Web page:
If you’re anything like me, you have lots of different goals in your life. I’m not just talking about the big, life-changing dreams, but the more everyday goals, too, like eating more healthy food or building up your savings.
And the best way to reach your goals is by forming habits. Habits allow us to automate the process of taking baby steps towards a goal. If you want to build an emergency fund, for instance, then developing habits that encourage you to save money instead of spending it will make the process simple and painless.
Habits allow you to keep making progress towards your goals even when your motivation is low. When it’s 7 o’clock on a Friday evening, it’s easy to order in takeaway instead of cooking dinner – unless you already have a cooking habit, in which case making dinner like you always do is the easy option.
It takes time, however, to build these habits. And until you’ve developed them, you need to rely on motivation and willpower to keep you on track. This is where goal stacking comes in: by giving you multiple sources of motivation for each habit you’re trying to develop, it makes your habits easier to stick to.
What it is
Goal stacking is, quite simply, picking habits that move you towards more than one goal at once. For instance, cooking dinner at home helps you ensure your food is meeting your nutritional goals, while also being cheaper than ordering takeaway or eating out. In other words, you’ve picked a simple habit that, once implemented, will help you on your way to multiple goals.
Why it works
Sticking to habits is easy. Developing them in the first place is much harder. Building habits requires motivation, and motivation is fleeting and fickle. Goal stacking helps by giving you a double dose of motivation for each habit.
One day, you might be extra keen on healthy eating because you had a great weightlifting session and you want to eat the right food for your muscles to recover. A week later, you might be inspired to save money after reading an article about turning your finances around. Both days, you’re going to be more motivated than usual to cook at home, because it directly helps you with both of those goals.
The best bit? You’re taking steps towards two goals at once. That half-hour a day you spend cooking dinner is helping you get your finances in order AND helping you to get healthy. Win-win.
How to do it
The most important thing with goal stacking, of course, is the goals themselves. Spend some time thinking about your goals, and identify 3-5 that you want to work on now. You’ll want some of them to be nice and specific, like ‘build a 3-month emergency fund’, but others can be vaguer, like ‘be healthier’.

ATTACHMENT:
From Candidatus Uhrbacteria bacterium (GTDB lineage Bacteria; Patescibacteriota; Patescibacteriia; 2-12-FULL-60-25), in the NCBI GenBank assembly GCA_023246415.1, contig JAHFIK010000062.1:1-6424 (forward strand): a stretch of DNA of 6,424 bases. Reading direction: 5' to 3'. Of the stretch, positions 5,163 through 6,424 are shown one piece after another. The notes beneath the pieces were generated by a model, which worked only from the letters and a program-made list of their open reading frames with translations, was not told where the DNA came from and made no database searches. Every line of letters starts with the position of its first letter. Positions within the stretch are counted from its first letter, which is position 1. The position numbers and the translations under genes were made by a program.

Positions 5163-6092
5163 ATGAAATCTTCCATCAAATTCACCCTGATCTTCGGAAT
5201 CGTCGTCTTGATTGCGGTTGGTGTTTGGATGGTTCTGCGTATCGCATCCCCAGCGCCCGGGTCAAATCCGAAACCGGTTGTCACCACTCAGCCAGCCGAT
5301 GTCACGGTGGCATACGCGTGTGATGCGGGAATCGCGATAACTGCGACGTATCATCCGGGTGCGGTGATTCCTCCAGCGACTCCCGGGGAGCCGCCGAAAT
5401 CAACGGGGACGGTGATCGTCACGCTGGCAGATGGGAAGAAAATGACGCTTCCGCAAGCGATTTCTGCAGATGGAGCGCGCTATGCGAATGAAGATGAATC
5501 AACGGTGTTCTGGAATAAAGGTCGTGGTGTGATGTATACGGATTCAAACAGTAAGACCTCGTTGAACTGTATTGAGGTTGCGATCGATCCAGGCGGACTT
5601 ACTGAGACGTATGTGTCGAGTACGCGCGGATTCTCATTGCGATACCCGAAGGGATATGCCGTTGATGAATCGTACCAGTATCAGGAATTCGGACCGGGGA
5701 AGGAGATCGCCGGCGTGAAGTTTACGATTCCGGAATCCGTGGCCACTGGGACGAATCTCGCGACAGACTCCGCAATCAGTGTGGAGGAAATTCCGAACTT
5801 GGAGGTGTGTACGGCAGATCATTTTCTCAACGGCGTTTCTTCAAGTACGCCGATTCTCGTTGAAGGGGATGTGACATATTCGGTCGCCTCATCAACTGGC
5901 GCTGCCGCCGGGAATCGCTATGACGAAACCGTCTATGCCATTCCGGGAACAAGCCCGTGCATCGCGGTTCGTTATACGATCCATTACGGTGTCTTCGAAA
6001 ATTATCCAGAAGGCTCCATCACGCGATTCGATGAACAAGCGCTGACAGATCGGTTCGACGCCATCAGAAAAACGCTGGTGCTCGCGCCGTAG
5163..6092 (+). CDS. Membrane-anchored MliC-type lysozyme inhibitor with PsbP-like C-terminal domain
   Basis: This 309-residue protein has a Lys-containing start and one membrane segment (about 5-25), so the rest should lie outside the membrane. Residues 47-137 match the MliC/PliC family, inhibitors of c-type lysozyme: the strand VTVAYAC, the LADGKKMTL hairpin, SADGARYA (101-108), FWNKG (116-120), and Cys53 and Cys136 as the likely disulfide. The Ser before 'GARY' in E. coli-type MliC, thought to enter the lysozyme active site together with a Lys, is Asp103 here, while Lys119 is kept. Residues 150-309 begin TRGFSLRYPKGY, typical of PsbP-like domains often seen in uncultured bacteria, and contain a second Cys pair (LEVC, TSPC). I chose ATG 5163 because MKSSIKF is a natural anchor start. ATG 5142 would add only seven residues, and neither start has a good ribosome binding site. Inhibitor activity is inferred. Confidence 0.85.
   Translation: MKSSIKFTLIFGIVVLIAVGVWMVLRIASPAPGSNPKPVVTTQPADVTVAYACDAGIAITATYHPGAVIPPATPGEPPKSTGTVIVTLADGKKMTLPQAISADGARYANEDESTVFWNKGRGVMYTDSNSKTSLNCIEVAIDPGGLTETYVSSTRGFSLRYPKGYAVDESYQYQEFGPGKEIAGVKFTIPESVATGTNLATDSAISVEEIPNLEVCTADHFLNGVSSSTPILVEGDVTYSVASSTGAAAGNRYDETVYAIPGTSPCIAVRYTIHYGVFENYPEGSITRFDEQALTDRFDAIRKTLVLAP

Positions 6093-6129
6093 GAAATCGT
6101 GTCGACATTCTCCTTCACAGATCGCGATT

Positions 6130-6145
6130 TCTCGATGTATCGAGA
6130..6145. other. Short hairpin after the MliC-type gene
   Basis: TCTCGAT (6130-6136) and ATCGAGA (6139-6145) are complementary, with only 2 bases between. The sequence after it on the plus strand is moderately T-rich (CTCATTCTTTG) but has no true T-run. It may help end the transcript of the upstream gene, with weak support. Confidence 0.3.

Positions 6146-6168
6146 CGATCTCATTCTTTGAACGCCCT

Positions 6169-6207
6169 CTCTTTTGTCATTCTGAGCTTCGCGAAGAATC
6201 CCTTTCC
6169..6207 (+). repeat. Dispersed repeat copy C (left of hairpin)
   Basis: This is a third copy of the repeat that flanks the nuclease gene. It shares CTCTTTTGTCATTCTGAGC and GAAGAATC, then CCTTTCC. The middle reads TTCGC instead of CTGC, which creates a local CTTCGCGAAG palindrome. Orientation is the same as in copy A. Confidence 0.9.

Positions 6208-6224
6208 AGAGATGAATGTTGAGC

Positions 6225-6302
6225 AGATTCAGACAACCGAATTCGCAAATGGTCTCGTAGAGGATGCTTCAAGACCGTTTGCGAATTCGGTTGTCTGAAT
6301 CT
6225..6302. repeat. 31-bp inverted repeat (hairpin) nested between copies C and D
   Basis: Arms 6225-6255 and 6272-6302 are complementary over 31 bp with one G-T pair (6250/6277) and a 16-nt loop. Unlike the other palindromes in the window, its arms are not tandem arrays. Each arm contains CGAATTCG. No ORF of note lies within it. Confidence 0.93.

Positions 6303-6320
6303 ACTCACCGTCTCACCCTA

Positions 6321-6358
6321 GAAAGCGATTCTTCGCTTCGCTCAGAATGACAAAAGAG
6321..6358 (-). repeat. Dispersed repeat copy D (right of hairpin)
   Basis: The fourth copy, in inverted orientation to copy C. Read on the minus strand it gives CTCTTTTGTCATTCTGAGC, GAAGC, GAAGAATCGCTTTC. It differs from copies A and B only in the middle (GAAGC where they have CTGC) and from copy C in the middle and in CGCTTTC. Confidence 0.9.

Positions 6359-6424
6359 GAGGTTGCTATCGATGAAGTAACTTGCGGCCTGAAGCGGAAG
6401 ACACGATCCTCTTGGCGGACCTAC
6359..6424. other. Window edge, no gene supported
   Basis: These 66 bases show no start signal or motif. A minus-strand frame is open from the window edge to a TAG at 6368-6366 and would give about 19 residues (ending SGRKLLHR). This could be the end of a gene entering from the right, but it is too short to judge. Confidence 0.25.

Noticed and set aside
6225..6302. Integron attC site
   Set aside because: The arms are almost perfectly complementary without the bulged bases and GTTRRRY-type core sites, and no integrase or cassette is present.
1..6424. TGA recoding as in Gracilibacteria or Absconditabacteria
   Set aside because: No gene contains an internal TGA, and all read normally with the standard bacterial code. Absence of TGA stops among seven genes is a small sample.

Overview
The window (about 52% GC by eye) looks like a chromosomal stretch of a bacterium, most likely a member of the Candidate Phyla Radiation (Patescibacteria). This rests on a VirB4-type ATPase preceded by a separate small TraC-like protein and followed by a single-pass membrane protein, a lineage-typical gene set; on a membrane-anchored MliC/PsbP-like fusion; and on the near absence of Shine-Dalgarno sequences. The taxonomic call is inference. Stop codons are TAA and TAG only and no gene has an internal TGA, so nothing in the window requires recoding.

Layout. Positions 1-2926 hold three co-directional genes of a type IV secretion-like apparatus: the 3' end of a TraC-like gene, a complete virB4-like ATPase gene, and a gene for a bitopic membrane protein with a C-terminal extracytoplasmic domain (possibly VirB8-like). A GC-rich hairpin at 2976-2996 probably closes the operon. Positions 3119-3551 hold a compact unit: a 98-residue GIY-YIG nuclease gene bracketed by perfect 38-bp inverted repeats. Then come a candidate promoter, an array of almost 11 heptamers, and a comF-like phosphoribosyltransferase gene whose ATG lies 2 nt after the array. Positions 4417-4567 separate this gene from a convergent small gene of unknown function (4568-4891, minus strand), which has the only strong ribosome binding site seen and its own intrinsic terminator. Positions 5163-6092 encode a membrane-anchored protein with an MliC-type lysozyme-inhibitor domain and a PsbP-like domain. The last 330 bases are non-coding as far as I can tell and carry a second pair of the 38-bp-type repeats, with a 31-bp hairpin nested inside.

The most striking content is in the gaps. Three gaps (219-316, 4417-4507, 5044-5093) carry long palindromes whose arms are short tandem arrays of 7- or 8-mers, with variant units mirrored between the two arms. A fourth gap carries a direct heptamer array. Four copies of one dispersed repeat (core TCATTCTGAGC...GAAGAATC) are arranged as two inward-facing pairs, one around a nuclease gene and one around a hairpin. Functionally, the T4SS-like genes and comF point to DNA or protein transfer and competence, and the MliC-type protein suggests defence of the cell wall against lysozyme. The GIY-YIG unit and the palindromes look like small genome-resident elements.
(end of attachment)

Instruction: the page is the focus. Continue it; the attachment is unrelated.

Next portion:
Once you have your goals, start thinking of habits that might support them. If you have a mix of specific and broader goals, do it only for the ones that are very specific. For your emergency fund, that might include cooking at home, but perhaps also things like tracking your spending, choosing one day a week for all your non-essential purchases, or walking and taking public transport instead of driving.
Now take a look at those habits, and circle the ones that work for another goal. If you’re wanting to get healthier as well as build an emergency fund, you’d circle ‘cooking at home’ and ‘walk and take public transport’. That doesn’t mean that tracking your spending or limiting your shopping days aren’t helpful, but they aren’t suited to this exercise as they only contribute to a single goal.
Narrow down the list further and select one or two habits to adopt right now. In this case, you might choose just the cooking at home option. Don’t add any more habits until you’re comfortable that this one is truly automatic.
Now, as you work to build the habit, you’ll have a double dose of motivation to help you with that willpower hurdle. Whether you’re feeling particularly inclined to be healthy or extra inspired to save money, you’ll want to make sure you’re cooking your dinner to help you towards that goal.
Goal stacking isn’t a magic bullet. You’re not going to feel inspired and motivated all the time, even with two goals for one habit. And sometimes the best habits for a given goal are ones that are too specialised to be particularly helpful for any other. If you want to get stronger, for instance, then getting into the habit of going to the gym and lifting weights is your best bet, but there aren’t many other goal boxes that habit ticks.
That’s okay. You don’t need to use goal stacking exclusively in order to take advantage of it. Combine habits that are laser-focussed on a single goal with those that help you progress towards multiple goals at once, and you’ll find your habits are easier to stick to and automate.